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Best 5 Programming Certifications for IT Pros 2018

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Anthropologists reckon that humans around the globe speak somewhere between 6,000 and 7,000 distinct languages, with a number around 6,700 appearing most frequently in online sources. Nobody has conducted an exhaustive survey for all computer programming languages in use around the world, but other, more focused studies are available.

These studies include the U.S. Department of Defense Survey of Computing Languages (also known as the DoD Language Survey) conducted in 1995, which identified no fewer than 450 programming languages in use in various weapons and automated information systems in the 1970s, with 37 total languages recounted as part of the 1995 survey of languages in use for weapons systems. Encyclopedia Britannica reports that there are currently more than 2,000 programming languages in use, although some are more commonly used than others. A number from hundreds to thousands of such languages appears both reasonable and defensible, depending on what types of systems and applications might be under consideration.

In this certification guide, we provide you with our top five programming certifications for IT professionals. These days, computer programming certifications are as much about development platforms and environments as they are about specific programming languages. You'll find an interesting mix of language-focused or language-specific credentials available, such as C/C++ certifications, as well as various platform-oriented credentials like Microsoft's MCSD certification.

Because many desktop programs are now either universal or web-related apps, programming professionals may want to consider adding web and mobile application development credentials to their portfolios. Numerous excellent certifications and related training materials for web and mobile app developers are available. Some of the certifications discussed here, such as the MCSD, also transfer into certification programs for web or mobile apps.

We performed an informal job search that gives you an idea of the relative frequency with which our top five certifications appear in actual job postings.




LinkedIn Jobs



ACE (Adobe)






C Language Certified Associate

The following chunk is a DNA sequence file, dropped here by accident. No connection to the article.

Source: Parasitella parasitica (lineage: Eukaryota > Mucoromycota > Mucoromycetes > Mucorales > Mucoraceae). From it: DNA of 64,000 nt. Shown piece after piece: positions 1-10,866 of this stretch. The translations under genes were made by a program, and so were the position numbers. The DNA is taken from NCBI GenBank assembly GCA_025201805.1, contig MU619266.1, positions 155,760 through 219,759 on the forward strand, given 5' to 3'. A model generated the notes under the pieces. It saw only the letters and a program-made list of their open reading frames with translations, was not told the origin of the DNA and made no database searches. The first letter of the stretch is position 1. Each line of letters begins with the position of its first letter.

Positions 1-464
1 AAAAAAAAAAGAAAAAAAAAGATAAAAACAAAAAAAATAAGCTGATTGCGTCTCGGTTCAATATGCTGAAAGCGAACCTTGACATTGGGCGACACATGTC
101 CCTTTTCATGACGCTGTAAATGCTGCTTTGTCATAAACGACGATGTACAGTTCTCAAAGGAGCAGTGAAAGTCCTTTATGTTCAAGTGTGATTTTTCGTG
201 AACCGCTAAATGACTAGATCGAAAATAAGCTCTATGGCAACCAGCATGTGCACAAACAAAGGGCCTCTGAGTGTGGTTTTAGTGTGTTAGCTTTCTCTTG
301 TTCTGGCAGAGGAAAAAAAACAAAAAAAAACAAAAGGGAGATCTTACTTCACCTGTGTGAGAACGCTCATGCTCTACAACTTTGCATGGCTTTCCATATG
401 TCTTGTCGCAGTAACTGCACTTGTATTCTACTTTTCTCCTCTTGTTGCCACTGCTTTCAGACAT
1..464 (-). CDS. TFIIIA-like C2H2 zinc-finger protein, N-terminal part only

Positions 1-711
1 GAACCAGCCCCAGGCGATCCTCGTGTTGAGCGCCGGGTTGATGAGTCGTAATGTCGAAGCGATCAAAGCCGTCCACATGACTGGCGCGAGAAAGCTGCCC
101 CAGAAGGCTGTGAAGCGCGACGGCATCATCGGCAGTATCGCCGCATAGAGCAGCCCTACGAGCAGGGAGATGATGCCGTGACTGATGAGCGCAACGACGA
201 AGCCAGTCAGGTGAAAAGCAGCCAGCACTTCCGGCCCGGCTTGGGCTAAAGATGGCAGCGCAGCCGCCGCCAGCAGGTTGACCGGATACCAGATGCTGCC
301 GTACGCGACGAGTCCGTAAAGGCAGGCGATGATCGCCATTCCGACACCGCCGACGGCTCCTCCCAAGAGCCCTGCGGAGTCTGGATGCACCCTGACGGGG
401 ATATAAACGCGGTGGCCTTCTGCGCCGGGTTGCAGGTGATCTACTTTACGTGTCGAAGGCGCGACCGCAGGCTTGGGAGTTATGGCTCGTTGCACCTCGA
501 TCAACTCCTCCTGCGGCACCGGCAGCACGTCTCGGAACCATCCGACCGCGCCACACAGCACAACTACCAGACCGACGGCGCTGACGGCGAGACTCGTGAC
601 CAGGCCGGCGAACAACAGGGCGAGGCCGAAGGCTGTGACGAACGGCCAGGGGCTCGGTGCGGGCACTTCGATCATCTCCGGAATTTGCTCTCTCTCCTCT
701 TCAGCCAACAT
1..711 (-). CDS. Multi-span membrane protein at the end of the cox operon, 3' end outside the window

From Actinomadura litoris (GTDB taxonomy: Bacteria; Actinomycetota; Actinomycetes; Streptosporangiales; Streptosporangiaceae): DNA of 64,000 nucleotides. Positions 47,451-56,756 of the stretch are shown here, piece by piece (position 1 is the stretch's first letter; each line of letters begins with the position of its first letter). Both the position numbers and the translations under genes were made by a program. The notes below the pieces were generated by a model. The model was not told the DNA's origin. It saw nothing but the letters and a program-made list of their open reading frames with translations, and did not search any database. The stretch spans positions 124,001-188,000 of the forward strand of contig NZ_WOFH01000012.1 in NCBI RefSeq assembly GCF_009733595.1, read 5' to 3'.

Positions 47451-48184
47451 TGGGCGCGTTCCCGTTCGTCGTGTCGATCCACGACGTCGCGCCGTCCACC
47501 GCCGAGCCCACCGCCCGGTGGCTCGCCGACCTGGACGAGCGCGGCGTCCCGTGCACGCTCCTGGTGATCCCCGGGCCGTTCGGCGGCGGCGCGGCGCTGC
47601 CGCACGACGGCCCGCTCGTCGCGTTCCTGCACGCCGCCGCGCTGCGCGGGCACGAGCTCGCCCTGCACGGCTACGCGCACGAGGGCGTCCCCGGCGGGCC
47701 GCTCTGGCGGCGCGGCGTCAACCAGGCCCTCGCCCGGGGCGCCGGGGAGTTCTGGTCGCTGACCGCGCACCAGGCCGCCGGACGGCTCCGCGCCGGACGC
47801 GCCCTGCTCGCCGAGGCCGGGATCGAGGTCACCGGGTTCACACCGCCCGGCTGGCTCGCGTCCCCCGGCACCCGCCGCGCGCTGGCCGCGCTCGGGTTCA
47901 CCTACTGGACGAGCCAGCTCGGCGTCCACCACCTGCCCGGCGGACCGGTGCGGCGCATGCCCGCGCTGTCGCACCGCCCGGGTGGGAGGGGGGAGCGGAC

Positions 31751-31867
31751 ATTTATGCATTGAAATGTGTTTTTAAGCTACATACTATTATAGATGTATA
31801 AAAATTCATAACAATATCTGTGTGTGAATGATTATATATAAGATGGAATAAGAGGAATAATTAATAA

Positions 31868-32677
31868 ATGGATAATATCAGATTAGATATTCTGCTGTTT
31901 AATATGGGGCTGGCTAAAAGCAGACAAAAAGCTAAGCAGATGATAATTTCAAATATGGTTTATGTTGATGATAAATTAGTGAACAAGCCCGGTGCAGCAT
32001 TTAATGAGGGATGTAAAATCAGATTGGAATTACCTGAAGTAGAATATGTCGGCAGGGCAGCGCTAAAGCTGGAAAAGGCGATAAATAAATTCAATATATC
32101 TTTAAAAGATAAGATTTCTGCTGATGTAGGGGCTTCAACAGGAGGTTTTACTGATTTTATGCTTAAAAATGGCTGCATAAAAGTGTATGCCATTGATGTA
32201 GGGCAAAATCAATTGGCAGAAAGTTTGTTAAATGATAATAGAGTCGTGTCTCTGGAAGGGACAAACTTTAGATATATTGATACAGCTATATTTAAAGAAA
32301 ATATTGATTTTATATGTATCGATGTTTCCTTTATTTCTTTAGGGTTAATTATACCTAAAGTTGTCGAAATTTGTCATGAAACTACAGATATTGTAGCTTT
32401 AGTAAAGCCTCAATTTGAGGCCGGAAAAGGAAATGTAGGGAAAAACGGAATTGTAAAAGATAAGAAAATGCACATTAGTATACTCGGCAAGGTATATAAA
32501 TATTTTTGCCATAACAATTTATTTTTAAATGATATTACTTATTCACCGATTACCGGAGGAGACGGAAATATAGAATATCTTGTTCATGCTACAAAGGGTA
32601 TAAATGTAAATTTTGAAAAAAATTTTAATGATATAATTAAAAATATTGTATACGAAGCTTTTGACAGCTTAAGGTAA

MCSD (Microsoft)






PCP (Puppet)






Salaries vary depending on the job role, but, on average, software and application developers can expect to earn something in the mid- to high 80,000s. Simply Hired reported average earnings for application developers at slightly more than $85,000 and almost $93,000 for software developers. Earnings on the high side were reported at more than $140,000 ($142,000 for application developers and $146,550 for software developers), with low earnings in the mid-50,000s. Computer programmers earn slightly less, with average earnings reported at $60,211. Salaries ranged from lows in the mid-30,000s to $112,307 for top earners.


An oldie but a goodie, the Adobe Certified Expert (ACE) credential has been around since the 1990s. The ACE program covers most major Adobe products and platforms, including Campaign, Dreamweaver, Illustrator, InDesign, Photoshop and Premiere Pro. Individuals seeking ACE credentials should understand their target platform well, be able to create code and solutions to take advantage of its capabilities, and make it more accessible to less-expert users.

Certification Name

Adobe Certified Expert (ACE)

Prerequisites & Required Courses

Real-world experience working with specific Adobe products and platforms

Adobe offers but does not require training classes for ACE candidates. Class prices range from $900 to $3,600 for virtual and classroom training (or local equivalent) and run for two days.

Number of Exams

One per product (60 questions)
Exams administered by Pearson VUE. Purchase individual exam vouchers through Adobe Certification Marketplace.

Cost Per Exam  




Self-Study Materials

A free exam guide, with exam topics, number of questions, sample questions and preparation tips, is available on each exam's webpage.

Books, e-books, e-learning, preparation bundles, video-based learning, practice exams and more learning tools are available at the Adobe Certification Marketplace.

The programming languages C and C++ have been around for years, making their debut in the 1960s to 1970s (C) and the 1980s to 1990s (C++). Although nearly every college and university in the U.S. offers a C/C++ programming course, the C++ Institute and Pearson VUE decided to carve a niche in this part of the certification landscape by offering the world's first international C/C++ certifications.

Candidates can choose the C or the C++ path, and move up the certification ladder from associate to professional to senior. Of the six potential certifications, four certifications are currently available:

  • CLA: C Programming Language Certified Associate
  • CLP:  C Certified Professional Programmer
  • CPA: C++ Certified Associate Programmer
  • CPP: C++ Certified Professional Programmer

The remaining exams on the horizon are the CLS: C Certified Senior Programmer and the CPS: C++ Certified Senior Programmer, which should be live by the end of 2017.